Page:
Groundbreaking discoveries on bird songs
Scientists in the University of Buenos Aires expect that some bird species may help develop technology to synthesise speech for those who have lost the capability to communicate normally.
They’ve made some revolutionary findings about the way there are several unexpected similarities between birdsong and human speech and how chickens create noise. By understanding the structure of birdsong, the group has generated statistical models of the aspects governing avian vocal areas.
Gabriel Mindlin, a physicist in the University of Buenos Aires, defined: “The birds make use of a vocal device that’s called a syrinx; when air moves through these top-like passageways they start to oscillate the same as human vocal chords do, so if one studies the science of how bird song is created it may hold clues about how human speech is done. If one uses the mathematical equations that govern the conduct of these passageways on the processor, you should use the concept is this acts as a model for the development of the human voice synthesizer.”; and also these equations to create a vocal synthesizer for birds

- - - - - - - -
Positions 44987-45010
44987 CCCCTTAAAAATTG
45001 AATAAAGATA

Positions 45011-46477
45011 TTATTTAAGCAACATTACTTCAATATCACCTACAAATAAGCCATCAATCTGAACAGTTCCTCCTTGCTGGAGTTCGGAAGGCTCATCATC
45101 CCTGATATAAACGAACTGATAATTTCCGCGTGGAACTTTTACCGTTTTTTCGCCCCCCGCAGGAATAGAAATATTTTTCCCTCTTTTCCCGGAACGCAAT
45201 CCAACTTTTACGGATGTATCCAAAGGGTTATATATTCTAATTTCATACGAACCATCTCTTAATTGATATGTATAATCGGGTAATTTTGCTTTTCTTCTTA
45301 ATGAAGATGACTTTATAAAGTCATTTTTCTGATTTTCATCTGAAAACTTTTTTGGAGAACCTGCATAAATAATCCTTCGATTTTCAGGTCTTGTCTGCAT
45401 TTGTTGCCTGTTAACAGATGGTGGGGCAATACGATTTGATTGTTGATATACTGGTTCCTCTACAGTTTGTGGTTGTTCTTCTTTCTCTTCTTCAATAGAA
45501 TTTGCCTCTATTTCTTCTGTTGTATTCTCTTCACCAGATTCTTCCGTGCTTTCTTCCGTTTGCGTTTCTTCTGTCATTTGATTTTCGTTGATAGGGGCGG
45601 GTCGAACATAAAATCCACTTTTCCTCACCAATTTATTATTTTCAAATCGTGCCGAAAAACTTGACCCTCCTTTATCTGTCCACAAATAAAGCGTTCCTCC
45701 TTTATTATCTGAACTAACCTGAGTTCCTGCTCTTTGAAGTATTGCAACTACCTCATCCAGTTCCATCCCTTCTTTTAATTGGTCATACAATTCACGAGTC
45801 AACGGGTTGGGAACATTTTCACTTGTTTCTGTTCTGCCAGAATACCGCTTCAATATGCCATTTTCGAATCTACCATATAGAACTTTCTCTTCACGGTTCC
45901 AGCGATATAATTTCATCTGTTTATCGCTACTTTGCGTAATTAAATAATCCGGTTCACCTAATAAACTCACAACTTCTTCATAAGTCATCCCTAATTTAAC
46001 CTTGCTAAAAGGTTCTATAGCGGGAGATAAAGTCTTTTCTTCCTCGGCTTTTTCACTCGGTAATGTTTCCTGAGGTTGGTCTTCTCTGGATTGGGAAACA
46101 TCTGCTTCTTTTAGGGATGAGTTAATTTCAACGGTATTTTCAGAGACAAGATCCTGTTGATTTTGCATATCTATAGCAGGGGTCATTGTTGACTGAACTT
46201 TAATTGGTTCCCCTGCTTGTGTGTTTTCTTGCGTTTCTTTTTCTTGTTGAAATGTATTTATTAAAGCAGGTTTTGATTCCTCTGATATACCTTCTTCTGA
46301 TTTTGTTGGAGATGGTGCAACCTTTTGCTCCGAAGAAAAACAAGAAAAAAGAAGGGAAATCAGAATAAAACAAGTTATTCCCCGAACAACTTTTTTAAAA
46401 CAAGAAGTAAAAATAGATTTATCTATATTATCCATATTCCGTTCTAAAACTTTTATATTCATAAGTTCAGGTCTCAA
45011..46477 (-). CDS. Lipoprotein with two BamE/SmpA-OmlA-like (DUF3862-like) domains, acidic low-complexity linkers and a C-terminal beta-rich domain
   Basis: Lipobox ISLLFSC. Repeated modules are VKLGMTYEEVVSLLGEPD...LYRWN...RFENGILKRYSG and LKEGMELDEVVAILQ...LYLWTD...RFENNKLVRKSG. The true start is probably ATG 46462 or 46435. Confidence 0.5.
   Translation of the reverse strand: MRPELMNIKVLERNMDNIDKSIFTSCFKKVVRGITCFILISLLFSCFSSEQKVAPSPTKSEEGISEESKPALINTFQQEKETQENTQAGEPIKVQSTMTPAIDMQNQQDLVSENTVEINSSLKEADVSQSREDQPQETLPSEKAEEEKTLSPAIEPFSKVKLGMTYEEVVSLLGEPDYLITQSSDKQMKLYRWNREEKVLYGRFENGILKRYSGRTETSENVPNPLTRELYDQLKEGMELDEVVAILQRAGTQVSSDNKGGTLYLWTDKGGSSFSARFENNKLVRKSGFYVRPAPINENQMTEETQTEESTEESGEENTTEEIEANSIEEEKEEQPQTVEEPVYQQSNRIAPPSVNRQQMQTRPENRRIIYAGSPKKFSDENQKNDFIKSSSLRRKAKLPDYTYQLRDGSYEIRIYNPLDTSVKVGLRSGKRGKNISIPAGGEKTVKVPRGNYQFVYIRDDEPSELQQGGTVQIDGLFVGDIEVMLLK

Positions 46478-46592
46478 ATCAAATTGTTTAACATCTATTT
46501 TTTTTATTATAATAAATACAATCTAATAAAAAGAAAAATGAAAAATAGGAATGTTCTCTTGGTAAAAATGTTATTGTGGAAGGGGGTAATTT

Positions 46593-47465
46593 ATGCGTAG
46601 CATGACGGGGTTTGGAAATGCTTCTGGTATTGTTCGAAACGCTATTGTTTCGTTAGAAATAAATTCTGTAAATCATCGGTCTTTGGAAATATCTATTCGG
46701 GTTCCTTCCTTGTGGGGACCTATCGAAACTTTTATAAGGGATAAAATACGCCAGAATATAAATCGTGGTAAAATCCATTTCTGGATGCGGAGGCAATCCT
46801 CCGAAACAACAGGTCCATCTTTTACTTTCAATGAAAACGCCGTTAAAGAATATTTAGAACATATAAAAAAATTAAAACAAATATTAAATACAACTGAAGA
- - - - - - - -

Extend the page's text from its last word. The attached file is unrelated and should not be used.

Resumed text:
The research, recently released in science journal Nature, demonstrated how performing is coordinated by songbird’s minds with complex time: others are synced with current looks, though some nerves make to create sounds. The decoding of the neural representation of conversation may also reveal speech problems like stuttering or aphasia, a problem caused by a stroke.